But now let’s make the problem a little harder. I don’t just want the team to do retrospectives, which are free. I want the company to buy the team a tool to support retrospectives. And unfortunately, the execs don’t care that much about team learning, no matter what they say about “the company’s people are our most important asset!”
So I have to go to the next step. I need to show a dollars-and-cents business benefit for retrospectives – for “improving performance 10x faster.”
What happens when you accelerate your learning by a factor of 10? Well, the whole point of having a higher performing team is to release higher quality products faster.
And what happens when you introduce higher quality products to market faster? You get more revenue faster.
What happens when you get more revenue faster, but with the same team and the same level of effort? All the additional revenue goes straight to the bottom line. So your profit grows, and it grows faster than it would have.
Let’s put some numbers around that. Let’s say that improving the team’s performance results in a 10% improvement in time to market, which results in a 10% improvement in being able to close sales. In any period I get 10% more sales than I would have.
Let’s also assume that our profit margin was 5% before. If I had $10 million in revenue in a quarter, our quarterly profit was $500,000.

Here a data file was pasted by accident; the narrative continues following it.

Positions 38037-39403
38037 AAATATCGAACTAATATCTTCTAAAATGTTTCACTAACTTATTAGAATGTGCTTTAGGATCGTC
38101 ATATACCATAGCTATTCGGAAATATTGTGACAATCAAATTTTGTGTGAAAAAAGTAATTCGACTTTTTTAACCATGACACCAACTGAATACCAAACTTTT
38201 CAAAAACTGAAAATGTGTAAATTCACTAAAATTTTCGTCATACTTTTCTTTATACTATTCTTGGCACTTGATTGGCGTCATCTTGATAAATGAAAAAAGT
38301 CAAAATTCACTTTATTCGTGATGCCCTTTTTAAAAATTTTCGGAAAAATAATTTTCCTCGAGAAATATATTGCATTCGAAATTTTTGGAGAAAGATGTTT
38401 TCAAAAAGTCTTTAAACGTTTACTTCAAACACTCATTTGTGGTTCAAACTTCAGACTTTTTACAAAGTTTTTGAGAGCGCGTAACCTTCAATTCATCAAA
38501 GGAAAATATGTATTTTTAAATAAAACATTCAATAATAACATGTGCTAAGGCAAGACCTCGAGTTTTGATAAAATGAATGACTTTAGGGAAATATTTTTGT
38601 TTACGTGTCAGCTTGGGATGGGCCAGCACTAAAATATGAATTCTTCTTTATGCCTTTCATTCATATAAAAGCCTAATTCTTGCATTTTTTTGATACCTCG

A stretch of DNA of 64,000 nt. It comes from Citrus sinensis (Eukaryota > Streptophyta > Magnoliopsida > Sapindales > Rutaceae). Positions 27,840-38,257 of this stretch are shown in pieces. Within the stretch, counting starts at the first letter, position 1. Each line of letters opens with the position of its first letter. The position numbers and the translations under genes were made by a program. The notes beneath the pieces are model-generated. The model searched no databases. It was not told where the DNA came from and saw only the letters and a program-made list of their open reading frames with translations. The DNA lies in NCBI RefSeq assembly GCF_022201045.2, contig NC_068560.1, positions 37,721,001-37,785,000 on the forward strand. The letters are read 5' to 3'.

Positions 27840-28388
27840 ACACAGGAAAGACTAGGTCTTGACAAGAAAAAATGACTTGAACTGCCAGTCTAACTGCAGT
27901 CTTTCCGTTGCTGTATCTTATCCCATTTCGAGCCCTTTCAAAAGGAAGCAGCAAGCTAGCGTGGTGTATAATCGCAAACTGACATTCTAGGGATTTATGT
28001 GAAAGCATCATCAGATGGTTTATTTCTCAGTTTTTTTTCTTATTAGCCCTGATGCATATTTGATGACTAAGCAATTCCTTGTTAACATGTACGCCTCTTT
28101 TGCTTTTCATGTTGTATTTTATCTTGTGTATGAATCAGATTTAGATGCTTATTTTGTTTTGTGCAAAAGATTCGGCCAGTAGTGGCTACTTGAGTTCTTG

With my improved team performance, all the costs are the same, except I’m spending a little bit more on a tool – say that’s $3,000 per quarter. Otherwise, all I’m doing differently is having another short meeting every few weeks. I didn’t add anyone to the team. But now my revenue is $11 million in the quarter because I got a better product to market faster. My profit is now $1,497,000.
Improving the team’s performance by 20% tripled my profits!
This is even more impressive if the company is barely profitable. If our profit margin is only 1% before improving the team, then improving the team’s performance using retrospectives can increase my profits by a factor of 10.
To pitch retrospectives in my company, I’m going to use these ideas.
If we implement retrospectives and a good retrospective tool:
I illustrated this powerful idea in terms of retrospectives. But you can use the same approach to justify – and get investment in – many other kinds of improvement.
Have you used this technique of changing the perspective on a metric that’s “not quite good enough” to get a factor of 10 improvement?
I’d love to hear how you pitch improvement techniques, especially when they involve tools, to your management.
Please leave a comment or note below with your approach – or if you have additional questions.
Your host and author, Nils Davis, is a long-time product manager, consultant, trainer, and coach. He is the author of The Secret Product Manager Handbook, many blog posts, a series of video trainings on product management, and the occasional grilled pizza.
Please log in again. The login page will open in a new tab. After logging in you can close it and return to this page.